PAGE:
Fibers and breast cancer risk.

TitleFibers and breast cancer risk.
Publication TypeJournal Article
Year of Publication1997
AuthorsLa Vecchia C, Ferraroni M, Franceschi S, Mezzetti M, Decarli A, Negri E
JournalNutrition and cancer
Date Published1997
Keywords1, Adult, Aged, Breast Neoplasms, Cancer, Case-Control Studies, Cellulose, Dietary Fiber, Female, Humans, Middle Aged, Polysaccharides, Pregnancy, Risk Factors, Solubility

Data from a multicenter case-control study on breast cancer conducted in Italy were used to analyze the relationship between various types of fibers and breast cancer risk. Cases were 2,569 women with histologically confirmed, incident breast cancer; controls were 2,588 women admitted to the same network of hospitals for acute, nonneoplastic, non-hormone-related diseases. Cases and controls were interviewed between 1991 and 1994 using a validated food frequency questionnaire. The data were modeled through multiple logistic regression, controlling for demographic and reproductive breast cancer risk factors. The continuous odds ratios for the difference between the upper cut point of the fourth and the first quintile of intake were 0.90 [95% confidence interval = 0.82-0.98, p (for trend) < 0.05] for cellulose and 0.94 (95% confidence interval = 0.86-1.02) for soluble fibers. The protection tended to be stronger in premenopausal women. No material association was found for noncellulose polysaccharides and lignin. This study, based on a large data set from various Italian regions, suggests that fiber intake may confer some protection against breast cancer, particularly for cellulose and also for soluble fibers, i.e., those of vegetable origin. This possible protection has been related to an influence of fibers on levels and availability of estrogens and other steroid hormones in breast carcinogenesis.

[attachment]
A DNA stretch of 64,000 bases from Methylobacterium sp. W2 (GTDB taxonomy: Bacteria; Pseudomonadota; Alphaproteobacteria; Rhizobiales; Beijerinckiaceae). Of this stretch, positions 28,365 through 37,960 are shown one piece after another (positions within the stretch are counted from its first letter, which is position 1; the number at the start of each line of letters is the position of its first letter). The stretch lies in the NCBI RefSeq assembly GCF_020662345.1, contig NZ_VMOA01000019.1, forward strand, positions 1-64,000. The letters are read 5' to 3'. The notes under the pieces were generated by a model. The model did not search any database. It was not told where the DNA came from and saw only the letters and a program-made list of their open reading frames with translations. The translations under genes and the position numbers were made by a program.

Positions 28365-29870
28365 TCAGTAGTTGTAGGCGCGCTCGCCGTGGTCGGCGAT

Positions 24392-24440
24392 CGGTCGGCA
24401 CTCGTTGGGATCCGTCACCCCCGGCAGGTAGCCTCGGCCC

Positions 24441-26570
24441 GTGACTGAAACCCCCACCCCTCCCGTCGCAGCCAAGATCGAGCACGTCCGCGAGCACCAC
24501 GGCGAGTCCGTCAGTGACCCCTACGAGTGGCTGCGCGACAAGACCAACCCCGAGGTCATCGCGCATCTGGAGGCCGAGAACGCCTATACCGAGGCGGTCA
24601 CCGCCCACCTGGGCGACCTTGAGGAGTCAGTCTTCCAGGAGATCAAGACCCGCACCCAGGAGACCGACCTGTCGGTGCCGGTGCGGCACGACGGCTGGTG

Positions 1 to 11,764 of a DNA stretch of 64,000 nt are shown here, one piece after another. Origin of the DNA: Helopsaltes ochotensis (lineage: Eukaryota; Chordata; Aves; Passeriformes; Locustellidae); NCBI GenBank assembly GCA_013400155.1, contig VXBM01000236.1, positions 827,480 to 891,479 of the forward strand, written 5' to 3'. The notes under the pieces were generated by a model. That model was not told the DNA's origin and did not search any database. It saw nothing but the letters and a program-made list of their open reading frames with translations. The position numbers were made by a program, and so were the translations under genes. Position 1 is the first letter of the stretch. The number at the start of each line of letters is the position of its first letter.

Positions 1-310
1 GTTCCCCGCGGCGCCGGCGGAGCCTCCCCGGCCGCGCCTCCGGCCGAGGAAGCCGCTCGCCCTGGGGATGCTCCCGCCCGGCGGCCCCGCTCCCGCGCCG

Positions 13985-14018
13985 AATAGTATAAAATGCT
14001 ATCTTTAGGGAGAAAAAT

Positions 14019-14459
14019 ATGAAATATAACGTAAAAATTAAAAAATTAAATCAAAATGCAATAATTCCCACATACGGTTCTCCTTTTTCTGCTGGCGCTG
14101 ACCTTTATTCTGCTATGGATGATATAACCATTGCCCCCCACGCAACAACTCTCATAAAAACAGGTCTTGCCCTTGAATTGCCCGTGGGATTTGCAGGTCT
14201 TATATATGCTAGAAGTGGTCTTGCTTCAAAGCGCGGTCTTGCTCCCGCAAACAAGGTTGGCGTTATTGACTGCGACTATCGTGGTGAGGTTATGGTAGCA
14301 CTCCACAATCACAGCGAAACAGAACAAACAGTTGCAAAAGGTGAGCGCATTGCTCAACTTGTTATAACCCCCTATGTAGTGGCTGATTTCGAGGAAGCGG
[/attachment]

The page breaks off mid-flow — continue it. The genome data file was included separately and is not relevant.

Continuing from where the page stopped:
Alternate JournalNutr Cancer
PubMed ID9343835
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